“Us and Them: What it Really Means to Belong” with Nneka Allen
How can everyone be powerful? Here is a question that challenges us to consider the existence and experiences of others, inviting us to contrast them with our own. It can inspire the expansion of our beliefs, deepen our understanding and grow our connections, and ultimately inspire us towards manifesting greater equity and justice in our work and lives.
Belonging is “the spiritual practice of believing in and belonging to yourself so deeply that you can share your most authentic self with the world and find sacredness in both being a part of something and standing alone in the wilderness. True belonging doesn’t require you to change who you are; it requires you to be who you are.” (Brown, 2021)
Belonging is a fundamental human desire like love. And the relationship between belonging and culture is intimate.“More than anything, culture creates a sense of belonging…” (Menakem, 2015) Humans need to belong to live meaningful, healthy and wholehearted lives. In the pursuit of equity, belonging must be the outcome for everyone to thrive in an integrated society.
So what prevents us all from belonging? Why don’t more belonging environments exist in our society?
It is the dominant culture, the operating system of white supremacy, that excludes and causes suffering for those who do not “fit in” or meet this standard of being and doing. The culture of white supremacy includes “the historical and current accumulation of structural power that privileges, centralizes, and evaluates white people as a group.” (DiAngelo, 2012) and involves seeing “whites as the norm or standard for human, and people of colour as a deviation from that norm.” (Menakem, 2015)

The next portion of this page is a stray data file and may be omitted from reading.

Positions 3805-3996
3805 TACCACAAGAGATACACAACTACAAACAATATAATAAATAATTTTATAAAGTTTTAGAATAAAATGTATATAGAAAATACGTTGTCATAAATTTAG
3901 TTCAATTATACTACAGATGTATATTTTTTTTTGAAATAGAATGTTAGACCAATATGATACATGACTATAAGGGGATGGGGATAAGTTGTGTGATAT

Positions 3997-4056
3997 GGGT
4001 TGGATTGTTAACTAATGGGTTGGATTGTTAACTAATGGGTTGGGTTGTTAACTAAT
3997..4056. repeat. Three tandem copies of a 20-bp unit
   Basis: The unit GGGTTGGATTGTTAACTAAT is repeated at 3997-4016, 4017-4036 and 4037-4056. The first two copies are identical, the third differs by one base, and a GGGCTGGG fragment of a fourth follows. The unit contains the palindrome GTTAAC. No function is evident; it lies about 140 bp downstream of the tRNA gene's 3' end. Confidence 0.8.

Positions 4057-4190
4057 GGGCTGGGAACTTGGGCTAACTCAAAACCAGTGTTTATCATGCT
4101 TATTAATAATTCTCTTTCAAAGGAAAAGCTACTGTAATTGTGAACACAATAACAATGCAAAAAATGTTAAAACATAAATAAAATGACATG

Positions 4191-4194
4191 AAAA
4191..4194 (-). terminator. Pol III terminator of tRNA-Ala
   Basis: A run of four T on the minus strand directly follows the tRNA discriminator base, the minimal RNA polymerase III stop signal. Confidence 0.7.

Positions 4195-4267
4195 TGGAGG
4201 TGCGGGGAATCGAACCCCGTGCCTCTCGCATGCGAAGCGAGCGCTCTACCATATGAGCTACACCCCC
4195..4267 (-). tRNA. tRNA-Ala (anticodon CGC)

Through a practical example, we will explore how white supremacy culture only invites, includes, and welcomes those who uphold “…the all-encompassing centrality and assumed superiority of people defined and perceived as white, and the practices based on this assumption.” (DiAngelo, 2012) We will also explore how this culture is not only maintained by white people but can also be internalized, expressed, and upheld by people of colour, despite it working against their interests. And lastly, we will explore solutions and what is required to achieve true belonging for everyone.
This event will take place in the Peña Room (Room 301) of the Irving K. Barber Learning Centre.
- Wednesday, November 23, 2022
- 10:00am - 11:30am
- Irving K Barber Learning Centre
Nneka Allen is a Black woman, a descendant of the Underground Railroad, an Ojibwa of Anderson Nation, a Momma and a sixth-generation Canadian.
Born in the 70s, Nneka was raised during a time of Black power and acute political awareness in North America. As a result, the air in her childhood home was generous, brilliant, and proud. Her parents and their siblings with great intentionality poured their consciousness into her multi-ethnic identity.
Today, Nneka is a relationship builder, a stone-catcher, a freedom fighter, and a storyteller. As a lover of justice, Nneka has inspired philanthropy as a Fundraising Executive in the charitable sector for over 20 years. As the Principal and Founder of The Empathy Agency Inc., she helps leaders and their teams deliver more fairly on their missions by coaching them to explore the impact identity has on culture and equity outcomes.
Nneka is also the founder of the Black Canadian Fundraisers’ Collective, a group of fundraisers who inspire and elevate the philanthropic sector in the African tradition of Ubuntu – “I am because we are”. She is an author and joint editor of a book featuring the first-person narratives of 15 Black contributors, mainly fundraisers from the United States and Canada called Collecting Courage: Joy, Pain, Freedom, Love.
Nneka’s ultimate joy is her daughter Destiny and her husband Skylar, who are both Environmental Scientists and philanthropists. Along with their dog Sophie they live and work on the unceded shared territory of the Sumas and Masqui First Nations. As forced inhabitants of these beautiful territories, Nneka’s African ancestors had a historic relationship with the First Peoples of Canada and she gratefully acknowledges this connection.